The results are in.
The release of last month’s Common Ground Alliance 2016 DIRT Report is a sobering reminder about how important it is to excavate safely around underground utilities. The CGA reports that 56% of utility damages are the result of insufficient excavation practices, and an additional 16% were the result of not calling 811. The report estimates that the cumulative estimated cost of underground utilities in 2016 adds up to nearly $1.5 Billion. These estimates do not include costs associated with equipment damage, downtime, injury/deaths, and other intangible costs such as damaged reputations.
How do Utilities Get Damaged?
There are multiple reasons underground utilities could be damaged. Failure to make appropriate notification to the utility companies is one root cause identified by the CGA 2016 DIRT Report, which reports that 16% of damages in 2016 were the result of not making a notification to Call 811. The majority of utility damages, 56% of them, were caused by insufficient excavations practices. This would include damages that were the result of excavators accidentally damaging utilities that they are trying to expose, as well as utilities that are damaged because the excavator made inaccurate assumptions about the depth or width of the utility.
Many times, equipment operators will make assumptions about an underground utilities suspected depth or width. Assumptions are just that, assumed information, and what happens when the assumption is wrong? Some of the most common assumptions that are made are about an underground utility’s depth. Many will make the conclusion that an electric line must be 24″ or 30″ or deeper. Perhaps it was 24″ deep when it was installed 30 years ago, but what has happened to the elevation since then? Has there been erosion, new landscaping, or something else? The line that used to be 24″ deep may very well be only 12″ deep today. The same can be said for gas and water pipes. Assuming the size or depth of a utility without verifying it with Quality Level A Data is dangerous and reckless.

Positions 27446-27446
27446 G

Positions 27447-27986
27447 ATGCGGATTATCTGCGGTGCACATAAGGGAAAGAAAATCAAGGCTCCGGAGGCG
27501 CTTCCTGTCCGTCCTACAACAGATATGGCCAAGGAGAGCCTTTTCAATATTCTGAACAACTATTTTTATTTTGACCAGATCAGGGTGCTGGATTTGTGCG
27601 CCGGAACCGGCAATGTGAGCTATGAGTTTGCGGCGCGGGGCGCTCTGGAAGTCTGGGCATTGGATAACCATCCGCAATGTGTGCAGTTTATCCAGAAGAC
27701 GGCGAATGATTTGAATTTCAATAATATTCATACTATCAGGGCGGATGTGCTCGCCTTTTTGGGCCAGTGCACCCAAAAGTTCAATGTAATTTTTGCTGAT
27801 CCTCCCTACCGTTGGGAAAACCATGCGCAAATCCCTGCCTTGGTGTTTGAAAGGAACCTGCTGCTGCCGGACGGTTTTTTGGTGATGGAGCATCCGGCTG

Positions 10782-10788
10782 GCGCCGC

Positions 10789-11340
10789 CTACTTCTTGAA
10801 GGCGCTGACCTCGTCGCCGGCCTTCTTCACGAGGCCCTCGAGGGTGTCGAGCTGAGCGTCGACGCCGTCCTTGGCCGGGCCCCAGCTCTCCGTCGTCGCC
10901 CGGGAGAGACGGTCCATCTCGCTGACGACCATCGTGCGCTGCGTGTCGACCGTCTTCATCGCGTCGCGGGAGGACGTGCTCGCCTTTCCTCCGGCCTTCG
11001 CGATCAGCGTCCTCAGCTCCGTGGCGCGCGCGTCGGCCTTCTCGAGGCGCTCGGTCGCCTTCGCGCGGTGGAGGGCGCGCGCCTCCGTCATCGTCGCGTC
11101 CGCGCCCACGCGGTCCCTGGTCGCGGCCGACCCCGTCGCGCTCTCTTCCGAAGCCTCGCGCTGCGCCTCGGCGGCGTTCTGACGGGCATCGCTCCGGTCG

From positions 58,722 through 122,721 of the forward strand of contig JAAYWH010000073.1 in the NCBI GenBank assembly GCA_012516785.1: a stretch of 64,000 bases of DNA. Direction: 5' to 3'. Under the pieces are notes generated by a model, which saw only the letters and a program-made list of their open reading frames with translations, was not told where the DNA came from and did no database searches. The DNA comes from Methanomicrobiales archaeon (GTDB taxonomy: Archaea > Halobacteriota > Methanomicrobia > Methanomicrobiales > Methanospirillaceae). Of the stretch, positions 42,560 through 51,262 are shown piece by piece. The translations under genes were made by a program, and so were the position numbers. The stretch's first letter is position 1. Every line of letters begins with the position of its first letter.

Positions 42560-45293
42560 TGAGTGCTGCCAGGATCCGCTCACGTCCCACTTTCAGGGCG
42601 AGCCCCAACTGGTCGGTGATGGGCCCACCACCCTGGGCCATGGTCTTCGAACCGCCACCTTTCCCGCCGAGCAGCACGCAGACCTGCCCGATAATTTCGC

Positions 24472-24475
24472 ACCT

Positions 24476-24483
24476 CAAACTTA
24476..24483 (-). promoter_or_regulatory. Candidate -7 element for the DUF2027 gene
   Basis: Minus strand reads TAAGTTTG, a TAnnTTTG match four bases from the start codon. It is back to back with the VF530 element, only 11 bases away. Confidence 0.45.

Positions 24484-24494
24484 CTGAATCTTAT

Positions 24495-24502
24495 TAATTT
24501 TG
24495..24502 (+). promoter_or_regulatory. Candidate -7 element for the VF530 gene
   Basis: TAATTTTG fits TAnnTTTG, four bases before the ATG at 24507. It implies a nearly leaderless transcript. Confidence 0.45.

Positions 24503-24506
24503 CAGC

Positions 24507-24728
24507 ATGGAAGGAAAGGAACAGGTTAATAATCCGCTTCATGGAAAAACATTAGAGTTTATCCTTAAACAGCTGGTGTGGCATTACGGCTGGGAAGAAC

What are the Obvious Costs?
There are obvious costs associated with utility damages, such as the time and material needed to repair the utility. Often times, the affected utility will also charge for downtime. This charge is to cover the lost revenue the utility provider experienced while the utility was out of service. The cost that a utility company may charge vary widely depending on the type of utility damaged, and the number of end users affected by the outage.
In addition to the utility repair and downtime costs, damages that are determined to be the result of negligence of the excavation company may have fines imposed. This will vary case by case depending on the details of the damage and the State’s regulations and standards.
What are The Hidden Costs?
Some of the hidden costs are intangible, meaning that it is impossible to assign an actual value to it. Some of these costs are in the form of a company’s reputation, lost opportunities based on previous poor performance, and lost revenue that comes as a result of an increased Experience Modification Rate (EMR). Other hidden costs that are often not discussed is the repair or replacement costs of damaged equipment. Many underground utilities, when struck, can react violently, damaging expensive equipment in the process. When a utility is damaged, there will also be costs associated with additional project management, meetings, lawyers, etc. These types of costs can consume a serious portion of a project’s budget, not to mention that this is just the tip of the iceberg. What about if the unthinkable happens? Injuries and accidental deaths can not only take a serious toll on construction projects, but they can completely destroy good companies.
But wait, there’s more!
All of the costs we have discussed so far have been from the 2016 CGA DIRT Report, which does not include data related to the private utility industry, which go widely unreported. When working on private campuses like hospitals, universities, and factories, private utilities can account for 85% or more of the underground utilities present on your construction site. This dramatically increases your risk for utility damage, as most of the underground utilities will not be marked out by Call 811, even if you follow all of the rules and have a legal dig ticket.
How to prevent damages to private utilities.
When excavating on private campuses, you are at the greatest risk for damage to underground utilities. The only way to protect yourself, employees, company, and reputation is to hire a skilled professional private locating company to designate all of the underground utilities present throughout your work area. Private utility locating companies, like Utility Locator, LLC will ensure that all utilities are marked-out, including the private utilities that Call 811 will never locate. Call us today at (888) 232-5959 to discuss your project and to learn more about how we can help protect you from underground utility damages.